What's in Your Queue
For your viewing pleasure: a comedy, a drama, and a documentary -- all available for instant streaming on Netflix and instant reviewing here at Erie Reader.
The Darwin Awards (Comedy, Independent Film)
Somehow in all my years of random Internet browsing, www.darwinawards.com slipped under my radar. And even as I watched this dark comedy loosely inspired by the website – which prides itself on commemorating individuals who protect our gene pool by killing themselves in an extraordinarily idiotic manner, thereby "improving our species' chances of long-term survival" – I had no idea it was a legit site until after the closing credits rolled. The film follows a disgraced forensics detective (the criminally seldom-seen Joseph Fiennes) who takes on a new job for a life insurance company assessing the validity of claims. Winona Ryder plays the claims adjustor he is on the road with, and unfortunately the film takes the path often traveled and spends a great deal of time focusing on the relationship between the two of them, but not without interspersing some hilarious death scenes seemingly taken straight from the site (watch for some great cameos in these stories). The one fatal flaw to this film is its use of presenting itself as faux-footage captured for a documentary – a technique that adds nothing to this film (especially when Fiennes narrates the first few minutes ala "Thank You for Smoking" in a more effective approach that is sadly missed once we change gears). Still, anyone who has ever reveled in a little Schadenfreude will enjoy the wicked nature of this film.
Grade 4 Stars
The Saddest Music in the World (Drama, Independent Film)
The official description reads as such: "When a Depression-era beer baroness bankrolls a contest to find the world's most melancholy music, the $25,000 prize sparks cutthroat competition." But I wasn't fully prepared for this film as I walked into it expecting something regarding music and its effects on mood, not an homage to '20s and '30s era silent films – right down to the grainy editing techniques and expressionism set designs. The contest itself even takes a backseat to the sordid, bizarre, intertwining relationships of the film's five main characters. My disappointment aside, there is something mesmerizing about this film – from its extreme visualization to the absurdity of its story to the wonderful performances (including Isabella Rossellini and a surprising excellent turn from former "Kids in the Hall" and "Saturday Night Live" cast member Mark McKinney) to its fitting coda – that does warrant a viewing, whether it lives up to its premise or not.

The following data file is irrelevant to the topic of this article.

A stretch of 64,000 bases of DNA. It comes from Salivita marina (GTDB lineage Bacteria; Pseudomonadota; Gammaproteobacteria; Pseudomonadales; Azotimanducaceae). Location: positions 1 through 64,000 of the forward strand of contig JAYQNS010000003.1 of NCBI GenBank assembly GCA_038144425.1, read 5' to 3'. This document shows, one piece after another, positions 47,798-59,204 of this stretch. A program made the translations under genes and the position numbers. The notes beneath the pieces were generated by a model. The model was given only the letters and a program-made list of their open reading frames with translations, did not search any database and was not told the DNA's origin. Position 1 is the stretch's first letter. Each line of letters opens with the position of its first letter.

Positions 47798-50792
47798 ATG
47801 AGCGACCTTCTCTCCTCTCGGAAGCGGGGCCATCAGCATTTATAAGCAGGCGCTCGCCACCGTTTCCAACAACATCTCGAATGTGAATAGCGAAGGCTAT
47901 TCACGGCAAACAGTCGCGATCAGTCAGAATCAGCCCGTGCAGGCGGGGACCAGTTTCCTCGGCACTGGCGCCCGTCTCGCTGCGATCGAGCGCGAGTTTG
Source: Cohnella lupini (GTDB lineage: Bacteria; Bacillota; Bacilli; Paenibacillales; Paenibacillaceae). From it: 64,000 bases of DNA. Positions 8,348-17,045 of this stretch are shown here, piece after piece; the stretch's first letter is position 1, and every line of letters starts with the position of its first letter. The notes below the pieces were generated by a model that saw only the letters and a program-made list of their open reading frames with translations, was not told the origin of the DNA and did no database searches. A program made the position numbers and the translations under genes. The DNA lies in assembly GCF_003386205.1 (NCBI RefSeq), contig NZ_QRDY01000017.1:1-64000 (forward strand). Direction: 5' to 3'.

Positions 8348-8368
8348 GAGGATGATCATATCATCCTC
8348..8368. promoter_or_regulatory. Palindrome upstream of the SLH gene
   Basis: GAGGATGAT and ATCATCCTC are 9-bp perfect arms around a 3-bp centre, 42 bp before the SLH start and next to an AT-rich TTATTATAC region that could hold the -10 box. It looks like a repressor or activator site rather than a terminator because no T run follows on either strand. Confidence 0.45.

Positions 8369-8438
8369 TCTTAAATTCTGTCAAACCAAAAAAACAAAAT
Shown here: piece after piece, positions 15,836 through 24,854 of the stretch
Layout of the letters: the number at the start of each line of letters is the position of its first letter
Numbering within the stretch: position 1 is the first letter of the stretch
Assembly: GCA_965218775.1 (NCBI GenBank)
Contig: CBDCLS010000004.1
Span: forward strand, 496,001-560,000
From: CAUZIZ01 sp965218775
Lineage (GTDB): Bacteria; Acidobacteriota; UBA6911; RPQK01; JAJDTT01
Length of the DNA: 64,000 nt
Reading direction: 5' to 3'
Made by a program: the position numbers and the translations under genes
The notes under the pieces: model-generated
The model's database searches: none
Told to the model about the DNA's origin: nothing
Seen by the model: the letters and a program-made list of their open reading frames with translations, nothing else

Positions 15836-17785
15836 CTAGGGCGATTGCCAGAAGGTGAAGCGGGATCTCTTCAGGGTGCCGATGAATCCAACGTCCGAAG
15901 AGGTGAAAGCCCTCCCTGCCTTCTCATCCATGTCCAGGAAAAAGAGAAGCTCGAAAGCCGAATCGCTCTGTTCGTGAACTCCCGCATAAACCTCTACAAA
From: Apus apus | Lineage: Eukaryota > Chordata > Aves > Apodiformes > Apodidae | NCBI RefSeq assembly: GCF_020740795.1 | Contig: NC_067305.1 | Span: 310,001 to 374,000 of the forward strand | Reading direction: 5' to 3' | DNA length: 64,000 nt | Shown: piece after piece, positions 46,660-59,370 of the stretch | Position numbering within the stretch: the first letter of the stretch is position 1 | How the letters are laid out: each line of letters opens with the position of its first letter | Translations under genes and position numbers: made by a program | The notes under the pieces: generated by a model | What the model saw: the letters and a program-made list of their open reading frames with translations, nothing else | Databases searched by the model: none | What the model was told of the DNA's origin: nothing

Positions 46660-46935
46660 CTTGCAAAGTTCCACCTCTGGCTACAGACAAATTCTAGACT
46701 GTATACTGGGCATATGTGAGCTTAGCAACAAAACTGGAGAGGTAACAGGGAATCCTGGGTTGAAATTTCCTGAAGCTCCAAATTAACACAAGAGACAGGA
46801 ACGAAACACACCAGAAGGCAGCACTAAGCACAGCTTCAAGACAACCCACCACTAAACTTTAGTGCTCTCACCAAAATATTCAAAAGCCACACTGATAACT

Grade 3 Stars
The People vs. George Lucas (Documentary)
I cannot attest to being a fan of "Star Wars." I definitely get the appeal, but they just aren't for me. That being said, I understand the pain fans of the series have undergone in the past two or so decades as they continuously witnessed the bastardization of their beloved series at the very hands of the man who created this universe. The fans finally get their day in court in "The People vs. George Lucas," a documentary that aspires to be a sort of courtroom style debate over Lucas' continuing degradation (depending on your opinion) of the beloved franchise. Testimony from fanboys (and girls) and industry professionals are used to present both sides of the argument as well as to create a look inside the unique fandom of that galaxy far, far away via fan-made homages and recreations that occupy a good deal of this doc. A lot of the lashing out seems wholly cathartic, but the main problem with this documentary is that it never really accomplishes anything regarding what it set out to. Some amazing hypocritical revelations are made about Lucas, but a lot of what is said is nothing any Star Wars fan hasn't heard (or argued) before. However, I would kill to see a DVD filled with the fan films as they are the real reason to tune in here.
Grade 3.5 Stars
All titles are currently available for instant streaming on Netflix.